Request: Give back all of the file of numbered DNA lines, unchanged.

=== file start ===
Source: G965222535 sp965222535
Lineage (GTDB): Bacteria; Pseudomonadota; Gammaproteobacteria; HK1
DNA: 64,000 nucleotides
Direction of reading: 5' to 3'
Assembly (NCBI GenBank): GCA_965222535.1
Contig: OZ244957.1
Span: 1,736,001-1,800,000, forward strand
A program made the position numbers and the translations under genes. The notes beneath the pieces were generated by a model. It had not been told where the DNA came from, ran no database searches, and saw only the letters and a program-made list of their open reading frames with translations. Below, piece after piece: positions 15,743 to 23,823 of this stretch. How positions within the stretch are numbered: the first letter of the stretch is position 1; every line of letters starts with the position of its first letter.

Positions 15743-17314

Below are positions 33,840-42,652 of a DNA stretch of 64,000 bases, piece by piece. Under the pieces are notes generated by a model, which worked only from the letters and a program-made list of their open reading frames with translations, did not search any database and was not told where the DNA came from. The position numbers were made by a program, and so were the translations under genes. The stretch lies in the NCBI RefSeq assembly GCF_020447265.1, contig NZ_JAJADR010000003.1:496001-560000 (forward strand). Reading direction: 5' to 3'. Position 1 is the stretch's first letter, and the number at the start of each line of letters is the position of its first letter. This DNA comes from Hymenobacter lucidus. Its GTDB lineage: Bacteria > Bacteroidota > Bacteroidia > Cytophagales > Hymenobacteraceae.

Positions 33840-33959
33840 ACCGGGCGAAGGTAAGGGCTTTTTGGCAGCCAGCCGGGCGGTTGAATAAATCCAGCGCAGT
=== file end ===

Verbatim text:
Source: G965222535 sp965222535
Lineage (GTDB): Bacteria; Pseudomonadota; Gammaproteobacteria; HK1
DNA: 64,000 nucleotides
Direction of reading: 5' to 3'
Assembly (NCBI GenBank): GCA_965222535.1
Contig: OZ244957.1
Span: 1,736,001-1,800,000, forward strand
A program made the position numbers and the translations under genes. The notes beneath the pieces were generated by a model. It had not been told where the DNA came from, ran no database searches, and saw only the letters and a program-made list of their open reading frames with translations. Below, piece after piece: positions 15,743 to 23,823 of this stretch. How positions within the stretch are numbered: the first letter of the stretch is position 1; every line of letters starts with the position of its first letter.

Positions 15743-17314

Below are positions 33,840-42,652 of a DNA stretch of 64,000 bases, piece by piece. Under the pieces are notes generated by a model, which worked only from the letters and a program-made list of their open reading frames with translations, did not search any database and was not told where the DNA came from. The position numbers were made by a program, and so were the translations under genes. The stretch lies in the NCBI RefSeq assembly GCF_020447265.1, contig NZ_JAJADR010000003.1:496001-560000 (forward strand). Reading direction: 5' to 3'. Position 1 is the stretch's first letter, and the number at the start of each line of letters is the position of its first letter. This DNA comes from Hymenobacter lucidus. Its GTDB lineage: Bacteria > Bacteroidota > Bacteroidia > Cytophagales > Hymenobacteraceae.

Positions 33840-33959
33840 ACCGGGCGAAGGTAAGGGCTTTTTGGCAGCCAGCCGGGCGGTTGAATAAATCCAGCGCAGT